A poll by the Wall Street Journal Online/Harris Interactive Health-Care shows that U.S. adults are all in favor of new medical gadgets and technologies. No surprize about the attitude. The big surprize is in the landslide numbers:
Despite limited personal experience with these new medical technologies, at least three-quarters of adults strongly or somewhat favor having their doctor(s) use these types of new technologies when caring for them or their family members. Adults most strongly favor the use of home monitoring devices (83% strongly or somewhat favor), followed closely by e-mail for doctors and patients to communicate directly (81%), electronic medical records (78%), digital imaging equipment (78%) and personal digital devices to record information (75%).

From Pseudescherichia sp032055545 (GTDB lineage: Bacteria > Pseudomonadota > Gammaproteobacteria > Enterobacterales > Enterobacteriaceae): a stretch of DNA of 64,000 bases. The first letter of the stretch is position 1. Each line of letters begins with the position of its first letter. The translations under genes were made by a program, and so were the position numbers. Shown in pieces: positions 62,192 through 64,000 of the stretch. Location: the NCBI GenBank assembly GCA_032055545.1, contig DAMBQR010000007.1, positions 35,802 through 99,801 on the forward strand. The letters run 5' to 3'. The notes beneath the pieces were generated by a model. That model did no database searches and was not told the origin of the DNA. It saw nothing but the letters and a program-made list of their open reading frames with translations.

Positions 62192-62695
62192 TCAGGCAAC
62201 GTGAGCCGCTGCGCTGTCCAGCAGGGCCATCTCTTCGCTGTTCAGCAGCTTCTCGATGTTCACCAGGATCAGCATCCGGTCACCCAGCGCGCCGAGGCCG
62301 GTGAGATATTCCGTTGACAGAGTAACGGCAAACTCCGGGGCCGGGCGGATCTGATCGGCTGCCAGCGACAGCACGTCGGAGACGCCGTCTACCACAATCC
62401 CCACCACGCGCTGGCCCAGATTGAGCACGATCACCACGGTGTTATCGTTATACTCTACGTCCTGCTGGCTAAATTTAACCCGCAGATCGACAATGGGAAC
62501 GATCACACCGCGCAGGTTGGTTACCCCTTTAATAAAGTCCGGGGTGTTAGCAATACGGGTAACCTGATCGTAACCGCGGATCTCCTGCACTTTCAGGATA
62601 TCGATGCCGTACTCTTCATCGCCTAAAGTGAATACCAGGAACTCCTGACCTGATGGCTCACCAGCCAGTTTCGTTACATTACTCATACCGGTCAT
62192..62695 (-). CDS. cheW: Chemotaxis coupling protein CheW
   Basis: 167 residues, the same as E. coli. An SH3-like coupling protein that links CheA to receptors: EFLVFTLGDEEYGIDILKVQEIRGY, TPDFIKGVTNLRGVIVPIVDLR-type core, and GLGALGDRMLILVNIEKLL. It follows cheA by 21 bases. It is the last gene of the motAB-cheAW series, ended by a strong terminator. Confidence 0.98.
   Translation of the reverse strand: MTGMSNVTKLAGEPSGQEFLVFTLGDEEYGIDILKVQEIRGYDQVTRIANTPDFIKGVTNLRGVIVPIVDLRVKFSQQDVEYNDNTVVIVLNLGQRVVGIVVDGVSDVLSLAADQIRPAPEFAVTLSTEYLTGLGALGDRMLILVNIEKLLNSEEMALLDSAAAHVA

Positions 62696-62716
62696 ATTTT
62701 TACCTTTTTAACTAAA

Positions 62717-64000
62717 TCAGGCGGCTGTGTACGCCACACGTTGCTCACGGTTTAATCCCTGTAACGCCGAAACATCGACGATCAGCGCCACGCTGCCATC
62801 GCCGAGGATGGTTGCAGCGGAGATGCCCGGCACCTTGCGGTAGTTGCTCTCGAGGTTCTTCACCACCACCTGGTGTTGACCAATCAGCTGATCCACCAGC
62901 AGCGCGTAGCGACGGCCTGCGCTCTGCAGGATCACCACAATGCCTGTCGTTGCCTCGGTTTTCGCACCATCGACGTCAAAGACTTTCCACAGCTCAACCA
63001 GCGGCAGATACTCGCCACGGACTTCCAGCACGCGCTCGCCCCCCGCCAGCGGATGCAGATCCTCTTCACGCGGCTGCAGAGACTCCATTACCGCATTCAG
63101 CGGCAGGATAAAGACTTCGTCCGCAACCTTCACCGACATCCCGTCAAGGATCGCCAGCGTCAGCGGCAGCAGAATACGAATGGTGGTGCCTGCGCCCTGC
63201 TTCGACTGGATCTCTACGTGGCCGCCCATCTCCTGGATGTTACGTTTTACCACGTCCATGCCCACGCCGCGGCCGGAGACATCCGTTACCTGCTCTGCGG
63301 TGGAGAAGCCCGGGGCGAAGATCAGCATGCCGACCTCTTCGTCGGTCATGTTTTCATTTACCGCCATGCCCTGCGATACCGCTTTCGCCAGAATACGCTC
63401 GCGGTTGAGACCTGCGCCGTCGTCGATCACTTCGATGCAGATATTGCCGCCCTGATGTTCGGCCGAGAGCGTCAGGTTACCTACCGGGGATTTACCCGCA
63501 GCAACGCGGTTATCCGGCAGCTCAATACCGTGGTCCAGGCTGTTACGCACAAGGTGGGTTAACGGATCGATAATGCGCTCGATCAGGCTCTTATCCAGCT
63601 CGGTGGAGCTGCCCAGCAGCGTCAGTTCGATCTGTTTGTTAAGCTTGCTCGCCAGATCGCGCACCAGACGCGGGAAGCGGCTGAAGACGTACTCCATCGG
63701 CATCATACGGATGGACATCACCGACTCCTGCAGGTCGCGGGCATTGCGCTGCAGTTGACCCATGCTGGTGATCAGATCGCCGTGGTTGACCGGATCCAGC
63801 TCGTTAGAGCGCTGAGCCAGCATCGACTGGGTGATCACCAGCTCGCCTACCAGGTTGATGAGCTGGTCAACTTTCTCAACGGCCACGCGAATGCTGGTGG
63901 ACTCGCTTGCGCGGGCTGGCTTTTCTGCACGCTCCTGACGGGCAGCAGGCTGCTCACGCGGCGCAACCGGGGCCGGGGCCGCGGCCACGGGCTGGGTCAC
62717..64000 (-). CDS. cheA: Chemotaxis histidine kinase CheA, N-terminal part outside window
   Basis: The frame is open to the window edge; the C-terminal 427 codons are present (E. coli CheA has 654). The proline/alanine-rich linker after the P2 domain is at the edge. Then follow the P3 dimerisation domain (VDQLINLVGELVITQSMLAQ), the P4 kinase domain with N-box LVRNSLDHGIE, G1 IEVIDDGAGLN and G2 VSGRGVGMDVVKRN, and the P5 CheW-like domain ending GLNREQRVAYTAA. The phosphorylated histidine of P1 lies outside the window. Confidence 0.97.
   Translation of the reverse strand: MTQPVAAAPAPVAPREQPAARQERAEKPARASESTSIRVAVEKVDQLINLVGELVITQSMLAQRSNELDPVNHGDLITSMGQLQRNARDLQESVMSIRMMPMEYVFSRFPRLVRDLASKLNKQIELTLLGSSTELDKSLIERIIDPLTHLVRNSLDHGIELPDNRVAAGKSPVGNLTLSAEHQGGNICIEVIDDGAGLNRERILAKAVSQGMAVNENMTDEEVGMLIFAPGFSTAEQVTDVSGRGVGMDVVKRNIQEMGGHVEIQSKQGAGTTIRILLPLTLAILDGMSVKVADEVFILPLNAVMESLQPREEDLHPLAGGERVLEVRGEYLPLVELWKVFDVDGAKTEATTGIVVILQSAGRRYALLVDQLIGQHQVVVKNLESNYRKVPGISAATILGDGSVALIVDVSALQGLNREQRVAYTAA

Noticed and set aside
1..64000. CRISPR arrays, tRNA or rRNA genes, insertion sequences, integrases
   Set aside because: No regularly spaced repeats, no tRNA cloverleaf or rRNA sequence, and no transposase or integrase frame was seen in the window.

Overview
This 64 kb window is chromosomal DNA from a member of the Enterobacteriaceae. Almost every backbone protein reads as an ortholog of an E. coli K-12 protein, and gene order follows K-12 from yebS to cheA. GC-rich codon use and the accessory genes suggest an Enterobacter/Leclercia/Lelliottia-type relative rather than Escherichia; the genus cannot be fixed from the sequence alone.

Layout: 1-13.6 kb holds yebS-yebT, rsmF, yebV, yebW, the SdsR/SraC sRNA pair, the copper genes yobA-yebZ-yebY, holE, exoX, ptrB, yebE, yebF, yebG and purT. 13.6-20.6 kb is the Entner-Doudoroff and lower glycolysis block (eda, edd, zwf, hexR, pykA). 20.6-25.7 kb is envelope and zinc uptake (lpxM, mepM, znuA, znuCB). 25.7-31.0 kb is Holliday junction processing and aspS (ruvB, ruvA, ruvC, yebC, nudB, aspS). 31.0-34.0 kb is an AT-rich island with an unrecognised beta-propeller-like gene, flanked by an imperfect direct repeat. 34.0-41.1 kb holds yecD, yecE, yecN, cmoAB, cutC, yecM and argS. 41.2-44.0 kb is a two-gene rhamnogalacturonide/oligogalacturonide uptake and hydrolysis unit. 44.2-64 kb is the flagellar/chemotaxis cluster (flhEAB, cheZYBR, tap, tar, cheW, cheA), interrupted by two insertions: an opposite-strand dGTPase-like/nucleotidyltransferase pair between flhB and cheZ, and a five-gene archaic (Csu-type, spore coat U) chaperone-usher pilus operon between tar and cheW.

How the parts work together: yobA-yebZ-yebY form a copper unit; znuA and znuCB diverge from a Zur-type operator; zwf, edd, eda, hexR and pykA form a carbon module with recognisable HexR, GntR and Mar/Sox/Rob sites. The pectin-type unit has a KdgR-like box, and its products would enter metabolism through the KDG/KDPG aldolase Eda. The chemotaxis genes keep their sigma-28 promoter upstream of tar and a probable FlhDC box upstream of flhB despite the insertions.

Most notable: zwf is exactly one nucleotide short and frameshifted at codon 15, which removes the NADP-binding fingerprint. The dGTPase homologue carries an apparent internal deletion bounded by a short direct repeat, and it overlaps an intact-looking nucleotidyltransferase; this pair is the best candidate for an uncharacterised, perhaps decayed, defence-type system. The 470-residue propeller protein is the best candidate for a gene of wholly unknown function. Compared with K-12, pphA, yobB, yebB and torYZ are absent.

Considerable support also exists for new technology being developed that uses internal imaging to capture characteristics of a human’s internal anatomy, such as veins in the palm of the hand, to confirm identity. About seven in 10 (71%) adults would strongly or somewhat favor using this type of technology to help protect patients’ medical records (i.e., to restrict release or use of medical records without such verification).
The majority of adults do believe these new medical technologies provide value; nearly one-third (31%) believes new technologies such as electronic medical records and digital imaging devices are worth the money they cost because they will improve patient care, and 36% believe these new technologies will ultimately reduce the costs of medical care. Only one in 10 (10%) believes these new technologies cost more money than they are worth and a further 23% are not sure.